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He hid behind a branch, yet she found him. A pink travelers case, with a dancing ballerina inside, hung at his hip. She packed inside his breakfast of creamed wheat and bobbing raisins. Now she wondered if it sloshed inside covering the ballerina with a sticky sauce.
He refused to eat his breakfast. Definitely, he announced he would leave home forever. She packed up his suitcase and made sure to add his bowl. He took the case, stumbled down the deck, and ran for the road.
The road started from their trailer. It circled through meadows, pine trees, a one-room library, and finally a Spanish-styled market. A second road crossed it leading to a brown church with a tall steeple on one end and a cluster of houses on the other. A few feet away from the crossroad, a power pole buzzed. Before, she had invited him to lean against it and listen to the buzzing. He buzzed his lips all the way to the market.
His fleeing took him no farther than start of the road. Between them a dry creek full of grass and saplings cut them off from each other. He inched along the shoulder kicking up old asphalt along the edges. His eyes met hers in a dance of cat and mouse. He moved to hide himself and she followed. The case became too heavy to hold so he set it down. His mother reached out both arms from her side of the creek. He laughed and toddled around to embrace her.
Sometimes she pulled him in a wagon down the road to the library. Her hair tied back in a pony tail with two beads holding it up and him in the well of the wagon looking up. She turned back with a reassuring smile. He giggled and played with his green army man poised with a rifle. She read him picture books about rabbits or ponies or other little boys. He laughed and pointed at the pictures.
After the first week of kindergarten, he rode the bus. Seated higher, he could see beyond the row of houses to a mountain full of pine trees. Around the market, the road veered left and joined another road at a wye. At this corner, he saw milk cows in a meadow with a creek crossing it.
One day he missed the bus. Wrapped up in a blue jacket reaching to his boots, he stomped in the puddles where the bus usually stopped. It never came. He skipped along the sidewalk. He was alone.
From here he could see the buzzing power pole. He liked the buzzing sound with its rat-a-tat thrum. He walked toward the pole through the rocks holding close to the road. He climbed over a berm of snow and placed his ear against the pole. As he touched the pole, the buzzing grew louder. He pulled his ear away and the buzzing stopped. He moved close and back a few times then patted the pole. A butterfly flew over him toward the library. It floated down, up, and down again. He watched it dance along the road and followed it.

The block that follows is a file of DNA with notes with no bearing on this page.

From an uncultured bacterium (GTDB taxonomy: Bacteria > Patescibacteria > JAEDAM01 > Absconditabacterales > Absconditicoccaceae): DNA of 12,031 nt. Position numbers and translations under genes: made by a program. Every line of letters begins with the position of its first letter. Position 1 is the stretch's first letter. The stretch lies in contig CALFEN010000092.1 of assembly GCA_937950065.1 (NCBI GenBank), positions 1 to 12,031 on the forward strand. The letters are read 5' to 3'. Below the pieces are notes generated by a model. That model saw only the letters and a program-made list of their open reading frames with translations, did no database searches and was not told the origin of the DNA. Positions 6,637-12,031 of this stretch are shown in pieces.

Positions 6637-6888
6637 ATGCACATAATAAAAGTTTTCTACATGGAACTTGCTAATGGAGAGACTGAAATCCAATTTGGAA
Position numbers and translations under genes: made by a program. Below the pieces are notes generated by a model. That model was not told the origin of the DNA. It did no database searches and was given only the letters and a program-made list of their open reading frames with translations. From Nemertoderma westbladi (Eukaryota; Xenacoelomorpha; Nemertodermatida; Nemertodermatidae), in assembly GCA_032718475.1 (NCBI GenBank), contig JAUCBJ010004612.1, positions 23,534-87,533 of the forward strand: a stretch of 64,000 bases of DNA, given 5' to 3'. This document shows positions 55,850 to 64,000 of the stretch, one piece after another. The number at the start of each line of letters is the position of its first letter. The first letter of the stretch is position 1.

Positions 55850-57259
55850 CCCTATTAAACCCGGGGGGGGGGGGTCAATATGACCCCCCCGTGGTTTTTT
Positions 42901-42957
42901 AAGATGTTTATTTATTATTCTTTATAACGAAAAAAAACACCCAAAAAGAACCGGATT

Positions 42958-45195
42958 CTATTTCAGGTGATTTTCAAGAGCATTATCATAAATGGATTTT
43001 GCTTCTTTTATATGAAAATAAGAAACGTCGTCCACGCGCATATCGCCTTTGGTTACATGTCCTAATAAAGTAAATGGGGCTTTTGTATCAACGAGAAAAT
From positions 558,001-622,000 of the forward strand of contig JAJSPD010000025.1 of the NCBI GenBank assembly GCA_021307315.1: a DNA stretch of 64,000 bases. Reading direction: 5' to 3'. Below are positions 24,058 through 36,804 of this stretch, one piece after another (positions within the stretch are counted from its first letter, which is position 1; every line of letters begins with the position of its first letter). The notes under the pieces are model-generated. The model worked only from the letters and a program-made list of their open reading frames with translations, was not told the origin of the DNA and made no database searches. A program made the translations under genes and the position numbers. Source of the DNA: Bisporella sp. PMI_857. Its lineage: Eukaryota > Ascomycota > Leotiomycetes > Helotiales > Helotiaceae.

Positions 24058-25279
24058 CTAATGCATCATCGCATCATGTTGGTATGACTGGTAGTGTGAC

Eucalyptus lined the road leading to the library standing on stilts with a stairway to its door. He paused at the bottom of the steps and considered walking up. Across from him, milk cows walked from the creek in a meadow of tall grass. Farther down from the meadow he saw the school. He worried about his teacher. He headed toward the meadow.
At the wye, he crossed the second road to draw closer to a cow eating from the culvert. He reached through the fence to touch it and the cow jumped back. It stopped to stare at him. He stared back. Soon it dipped down and brought up a mouthful of grass. It chewed slowly.
A creek spilled out of the meadow through a large pipe. Below the shoulder, a small pond gathered up the water before it went under the road. In the pond, he could see small tadpoles dancing near the cattails and reeds. The small frogs darted closer to the running water and jumped back to the safety of the shore. At times, the water pulled a tadpole into the current where it vanished under the road. He grabbed a stick and tossed it into the water. It rushed under the road too.
He wondered if the stick came out the other side. But he had no time to look; the school was close now.
Entering the doorway to the school, he stood alone. He climbed up the stairway to his classroom over the grey tile holding on to the wooden railing. The classroom door waited below the landing. He was sure his teacher and classmates counted on him to arrive. He reached the landing and met a janitor dressed in grey.
“What are you doing here?” the man asked.
“I am here for school.”
“There is no school today due to the snow.”
The boy failed to understand why they closed the school. His walk was warm. The sun shined down on the power pole and the cows stood in the meadow. Even the tadpoles danced in the water unaware of the spring snow.
“Where did you come from?”
“I walked to school.”
The janitor made a phone call to the sheriff. He discovered a mother and father waited for news about their missing boy. His mother scooped him up after he climbed out of the truck and held him tight. His father placed a hand behind his head and tossed his hair. He eyed the road and thought about the cow. He laid his head on his mom’s shoulder. The scent of oleander blossom filled his nose as he nuzzled in her hair, closed his eyes, and fell asleep.
© 2016, Michael Shawn Sommermeyer. All rights reserved.